Ask Trevor

We have transitioned Ask Trevor into a broader, more effective resource for LGBTQ young people and their allies.

Please check out our new FAQ page here:

I feel trapped.


I recently came to accept the fact that I’m a lesbian. I’ve told one other person, a very close friend, and she was very supportive. I figure the next step should be to tell my mom and sisters, whom I’m very close to, but I just can’t do it. My little sister, I’m sure, would be completely okay with it, but I’m not sure about my older sister, and I KNOW my mom does not approve of “gay people.”

If I lose my mom, I’ve lost both my parents. My dad and I have always had an estranged relationship and I haven’t heard from him at all in about a year. It hurts that I don’t have a father and I can’t stand the thought of not having a mother, especially since I’m so close to her. I have no idea how she’ll react. She suffers from clinical depression and I can never predict her behavior.

I have no idea what to do. Not telling her feels like lying, but I can’t stand the thought of our relationship dissolving over this. I cry a lot and it feels hopeless. I feel trapped. What do I do? How can I keep my family and stay true to myself?


Letter submitted by:


Thank you for reaching out to us Cat! It is great that you have accepted your sexuality, that is a huge step. The next step is for others to accept you which we know can be very difficult to cope with, but we are here for you! It is completely normal to feel hesitation in coming out to your family. When trying to decide whether it is the right time to come out to your family or not make sure you think about what is right for you.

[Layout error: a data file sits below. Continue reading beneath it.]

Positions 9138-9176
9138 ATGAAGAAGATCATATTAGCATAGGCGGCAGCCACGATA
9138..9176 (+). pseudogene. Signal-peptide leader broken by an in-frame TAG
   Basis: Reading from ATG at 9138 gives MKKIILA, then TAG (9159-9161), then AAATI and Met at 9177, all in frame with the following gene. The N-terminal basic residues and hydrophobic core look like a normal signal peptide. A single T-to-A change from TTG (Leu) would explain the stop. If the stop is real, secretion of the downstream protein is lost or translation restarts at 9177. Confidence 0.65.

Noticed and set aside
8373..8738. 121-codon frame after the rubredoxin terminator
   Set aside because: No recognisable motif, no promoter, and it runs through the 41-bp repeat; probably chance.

It is hard to feel like you are lying to your family, but you have to weigh the possible outcomes as well as the possible benefits.  How will it make you feel to let them know? What could be the potential downfalls of coming out right now? Will my mom kick me out of the house? Always make sure you consider your own safety first. If coming out will put you in any type of danger, whether it be physical or emotional, then maybe right now isn’t the right time. Many people wait until they no longer live in their parents’ house and are financially independent so that harmful situations don’t arise. No one knows your family better than you so only you will know if it is a safe time for you to come out. Coming out can make you feel like a whole new person, but it can also bring you down if you don’t have a strong support system. It sounds like you have already started to build a support system, which is great. Try to seek out friends, teachers, guidance counselors, or any other person you are comfortable with that you can rely on for support.

There are a lot of resources online that you may find helpful. I recommend looking at The Human Rights Campaign’s “Resource Guide to Coming Out” ( for helpful information pertaining to your situation. If you do decide to come out to your family the organization called Parents, Families, and Friends of Lesbians and Gays (PFLAG) can be extremely helpful in answering  difficult questions they may have. I know this time in your life is like an emotional rollercoaster and is tough to deal with, but don’t lose sight of who you truly are and where you want to go in life. Remember that your sexuality doesn’t define you as a person, gay or straight you are still the same old Cat! There are thousands of people all over the world with situations very similiar to yours. I suggest checking out TrevorSpace( to connect with people who are going through the same situation as you. Also if you ever feel the need to speak with anyone don’t hestitate to call our Trevor Lifeline (1-866-488-7386) to connect with a Trevor Project volunteer!

Best of luck!

Trevor Staff